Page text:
Adjusting ignition timing must be performed with a timing light with an accurate harmonic balancer. Be sure your harmonic balancer has its timing marks properly indexed. You’d be surprised how many times you get it wrong using a worn-out balancer or one improperly indexed from the factory. Even a new harmonic balancer must be checked for proper indexing. I’ve seen them as much as 11 degrees off, which causes a lot of confusion.
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Once you have established the balancer is properly indexed, you must find true TDC at cylinder number-1, which is midway in the crank rollover point for the crank journal (12 o’clock). Install and index the distributor at cylinder number- 1. This is called static timing, and where you begin tuning.
Be ready to set ignition timing right off the bat with the engine at 2,500 to 3,500 rpm. With the vacuum advance connected at 3,500 rpm, where is your ignition timing? Igniton timing should be checked two ways at 2,500 to 3,500 rpm: vacuum advance connected and disconnected. Total ignition timing with vacuum advance connected should be no more than 36 degrees BTDC. At idle, it should be 6 to 12 degrees BTDC.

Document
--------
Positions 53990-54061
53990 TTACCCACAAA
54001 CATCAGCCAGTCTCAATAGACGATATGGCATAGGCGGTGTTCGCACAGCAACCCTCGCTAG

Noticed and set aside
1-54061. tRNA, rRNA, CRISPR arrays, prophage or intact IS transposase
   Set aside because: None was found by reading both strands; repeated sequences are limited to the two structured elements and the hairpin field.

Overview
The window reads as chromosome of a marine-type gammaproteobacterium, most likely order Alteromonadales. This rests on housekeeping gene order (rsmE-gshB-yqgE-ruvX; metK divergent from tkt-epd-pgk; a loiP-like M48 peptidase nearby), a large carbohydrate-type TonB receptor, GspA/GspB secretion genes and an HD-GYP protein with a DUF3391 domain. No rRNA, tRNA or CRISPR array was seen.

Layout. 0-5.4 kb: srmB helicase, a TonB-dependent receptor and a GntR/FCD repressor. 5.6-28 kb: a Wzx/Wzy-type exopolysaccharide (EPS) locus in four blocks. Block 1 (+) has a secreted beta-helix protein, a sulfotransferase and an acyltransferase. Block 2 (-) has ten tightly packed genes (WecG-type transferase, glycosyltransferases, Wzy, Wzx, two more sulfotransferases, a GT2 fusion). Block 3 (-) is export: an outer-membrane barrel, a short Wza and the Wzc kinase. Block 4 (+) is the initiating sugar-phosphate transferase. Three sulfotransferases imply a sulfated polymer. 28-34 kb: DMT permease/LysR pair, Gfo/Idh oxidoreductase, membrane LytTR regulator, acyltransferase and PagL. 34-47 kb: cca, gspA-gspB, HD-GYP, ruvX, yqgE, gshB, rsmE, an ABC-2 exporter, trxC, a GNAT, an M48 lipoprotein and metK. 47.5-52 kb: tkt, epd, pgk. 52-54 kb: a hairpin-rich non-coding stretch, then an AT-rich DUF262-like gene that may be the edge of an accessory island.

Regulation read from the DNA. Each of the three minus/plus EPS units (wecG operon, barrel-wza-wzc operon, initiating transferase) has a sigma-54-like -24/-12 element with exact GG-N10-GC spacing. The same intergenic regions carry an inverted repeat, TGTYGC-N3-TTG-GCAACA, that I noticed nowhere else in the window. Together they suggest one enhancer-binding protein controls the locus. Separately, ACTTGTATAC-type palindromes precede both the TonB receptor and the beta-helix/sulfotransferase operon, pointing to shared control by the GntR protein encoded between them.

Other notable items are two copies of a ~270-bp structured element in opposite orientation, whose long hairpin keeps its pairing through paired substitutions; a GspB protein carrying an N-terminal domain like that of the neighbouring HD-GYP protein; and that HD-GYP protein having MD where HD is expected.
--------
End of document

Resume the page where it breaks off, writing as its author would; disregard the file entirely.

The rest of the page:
When dialing in total timing, begin conservatively at 30 to 34 degrees BTDC and observe operation. Push it as far as 36 to 38 degrees BTDC, but no higher. Under hard acceleration or loaded on a dyno, listen for spark knock. If you have spark knock, retard ignition timing 1 degree at a time and try again.
When you’re checking ignition timing, you want to know total ignition timing (advance), and the rate of advance when the throttle is opened. When you goose the throttle, timing mark movement should roll with throttle movement. You want spark advance to roll quickly with RPM increase and throttle movement. If you don’t have a vacuum advance, spark advance should increase in linear fashion with RPM—more slowly. Ultimately, at 2,500 to 3,500 rpm, total timing should never be more than 36 degrees BTDC. Of course you can push it to 38 or even 40 degrees BTDC, but it is risky even if you don’t get spark knock.
Conditions change when it is hot and you’re roaring around a road course at wide-open throttle, which is when you can get pinging (spark knock) and not be able to hear it. That is when the damage is done. This is why you want to start out conservatively with ignition timing and change it 1 degree at a time.
Written by George Reid and Republished with Permission of CarTech Inc
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